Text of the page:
In looking at Avelo’s service network, there are some northern destinations like New Haven or Rochester, N.Y., that are not served out of Delaware, but almost every other southern East Coast destination served by Avelo will now fly here, aside from Sarasota, Fla.
Yealy said that the airline continues to evaluate new destinations, including to some new locales.
“There’s plenty of dots on the map that could fulfill more airplanes on this side of the country – East Coast, Southeast, Midwest – and maybe, in the future, perhaps we’ll look at something in the Caribbean or something even further west,” he told Delaware Business Times.
Gov. John Carney, who credited the work of a number of partners led by airport’s manager, the bi-state Delaware River and Bay Authority, said he was thrilled by the expansion and what it means in helping to sell the First State as a destination for new residents and employers.
“This is just really exciting for our state and our region because people, as they make decisions about where to locate their business, want to be in a place that has fun things to do. It doesn’t get much more fun than this,” Carney said, noting that he has family members in several of the new markets that he would try to visit via Avelo Airline.
To date, Avelo Airline has already hired more than 75 people in Delaware, including airport operations crew members, customer service group members, maintenance technicians, pilots, flight attendants and supervisors. With the addition of a second plane, the airline aims to add at least 35 more, Yealy said.
Future of ILG
With the booming success of Avelo out of the gate, the DRBA is also planning a physical expansion of the terminal in a project that could cost up to $10 million, according to Stephen Williams, the DRBA deputy director who heads its airports.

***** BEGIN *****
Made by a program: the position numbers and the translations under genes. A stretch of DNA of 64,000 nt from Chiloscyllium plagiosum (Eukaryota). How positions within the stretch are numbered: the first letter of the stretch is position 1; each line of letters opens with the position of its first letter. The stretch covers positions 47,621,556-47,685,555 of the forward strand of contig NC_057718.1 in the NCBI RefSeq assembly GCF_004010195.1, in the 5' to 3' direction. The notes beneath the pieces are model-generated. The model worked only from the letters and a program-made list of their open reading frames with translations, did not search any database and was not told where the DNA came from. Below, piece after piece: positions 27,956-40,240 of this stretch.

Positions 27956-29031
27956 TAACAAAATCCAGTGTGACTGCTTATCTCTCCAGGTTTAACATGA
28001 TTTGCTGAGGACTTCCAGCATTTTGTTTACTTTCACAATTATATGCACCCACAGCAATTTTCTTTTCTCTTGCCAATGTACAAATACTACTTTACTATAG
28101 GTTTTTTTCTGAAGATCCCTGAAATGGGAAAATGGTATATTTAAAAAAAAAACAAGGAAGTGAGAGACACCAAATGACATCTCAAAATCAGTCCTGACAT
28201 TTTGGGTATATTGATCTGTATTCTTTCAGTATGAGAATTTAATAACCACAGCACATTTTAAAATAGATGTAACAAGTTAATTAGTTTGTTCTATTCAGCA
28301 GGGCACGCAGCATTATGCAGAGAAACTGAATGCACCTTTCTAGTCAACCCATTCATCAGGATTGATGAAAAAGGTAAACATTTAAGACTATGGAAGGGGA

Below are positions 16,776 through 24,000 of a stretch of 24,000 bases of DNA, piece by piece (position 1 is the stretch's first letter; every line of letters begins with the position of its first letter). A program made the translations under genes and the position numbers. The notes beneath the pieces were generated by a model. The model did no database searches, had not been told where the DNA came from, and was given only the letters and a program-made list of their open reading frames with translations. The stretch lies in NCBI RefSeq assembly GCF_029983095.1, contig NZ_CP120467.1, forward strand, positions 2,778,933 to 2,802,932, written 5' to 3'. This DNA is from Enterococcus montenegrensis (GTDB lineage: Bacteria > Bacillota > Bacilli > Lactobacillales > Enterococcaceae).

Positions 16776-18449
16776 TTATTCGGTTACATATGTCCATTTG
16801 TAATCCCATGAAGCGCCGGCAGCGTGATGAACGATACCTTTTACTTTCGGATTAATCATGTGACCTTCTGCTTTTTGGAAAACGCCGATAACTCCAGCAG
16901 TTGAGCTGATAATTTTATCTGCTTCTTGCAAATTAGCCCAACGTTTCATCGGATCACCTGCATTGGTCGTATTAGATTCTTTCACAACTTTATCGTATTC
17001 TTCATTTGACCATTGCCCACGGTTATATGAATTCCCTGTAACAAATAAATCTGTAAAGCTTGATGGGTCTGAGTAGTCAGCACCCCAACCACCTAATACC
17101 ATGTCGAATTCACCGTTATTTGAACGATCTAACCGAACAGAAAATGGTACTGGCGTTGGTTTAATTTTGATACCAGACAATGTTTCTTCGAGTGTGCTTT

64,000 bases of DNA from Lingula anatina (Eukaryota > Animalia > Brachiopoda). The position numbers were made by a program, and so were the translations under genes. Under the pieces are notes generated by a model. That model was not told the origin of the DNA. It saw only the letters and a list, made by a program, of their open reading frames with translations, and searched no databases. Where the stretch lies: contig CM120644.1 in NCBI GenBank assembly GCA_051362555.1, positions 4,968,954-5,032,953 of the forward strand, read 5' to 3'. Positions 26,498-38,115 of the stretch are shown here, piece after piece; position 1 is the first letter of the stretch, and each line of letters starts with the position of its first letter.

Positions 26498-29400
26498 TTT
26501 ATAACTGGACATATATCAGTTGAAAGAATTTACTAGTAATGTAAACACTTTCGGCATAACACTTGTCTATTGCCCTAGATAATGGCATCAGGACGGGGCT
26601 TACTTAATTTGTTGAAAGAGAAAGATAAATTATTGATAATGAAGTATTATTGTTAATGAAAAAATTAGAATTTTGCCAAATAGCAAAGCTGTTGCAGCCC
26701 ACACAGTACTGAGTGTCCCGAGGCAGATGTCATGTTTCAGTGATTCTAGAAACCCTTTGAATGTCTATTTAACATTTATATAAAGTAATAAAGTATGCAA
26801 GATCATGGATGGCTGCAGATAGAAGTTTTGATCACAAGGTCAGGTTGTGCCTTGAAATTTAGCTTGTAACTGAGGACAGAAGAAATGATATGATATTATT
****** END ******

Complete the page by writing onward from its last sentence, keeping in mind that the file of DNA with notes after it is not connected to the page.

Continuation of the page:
It filed building plans with the county Wednesday to add nearly 7,000 square feet of waiting area that will allow it to more comfortably fit passengers on concurrent flights and board two flights at once. With Avelo averaging 90% occupancy on flights in March, the current waiting room can fill quickly.
Williams said DRBA planned to fund the project through some of its savings, but also through the $4.50 federal surcharge paid by every passenger. It can’t use additional federal funds obtained through the Commercial Service Airport designation, because they are earmarked for safety-related expenses like runways and lighting.
The waiting room expansion isn’t the only work by DRBA that has assisted the growth of Avelo, as it completed a $2 million renovation, including a new Transportation Security Administration (TSA) checkpoint and baggage screening areas, in 2020.
The DRBA is currently contracted to operate the airport through June 2025, but New Castle County, which owns the airport, has received other interest from potential bidders in a request for information process last year. County Executive Matt Meyer said that negotiations between the county and DRBA are ongoing, but the success of Avelo doesn’t necessarily change the county’s position.
“As you can imagine these extraordinarily legally complicated issues. There are a lot of people who work here; we want to make sure we take care of everyone and want to make sure we do it in a way that enables the airport to grow,” he said. “[The success of Avelo] has been fantastic and we want to see it grow.”
Outside of commercial air service, the DRBA is actively marketing the production hangar that was shuttered last year by Dassault Falcon. The French company that repaired, painted and outfitted private jets has a lease that runs to the end of 2024, but the two partners are actively seeking a new tenant, and potentially subleasing the remaining portion of Dassault’s lease, Williams said.
“We think that there’s still talent in the area from a labor perspective,” he added, noting that such supplementary services to air travel is a major component of the daily work on the airport.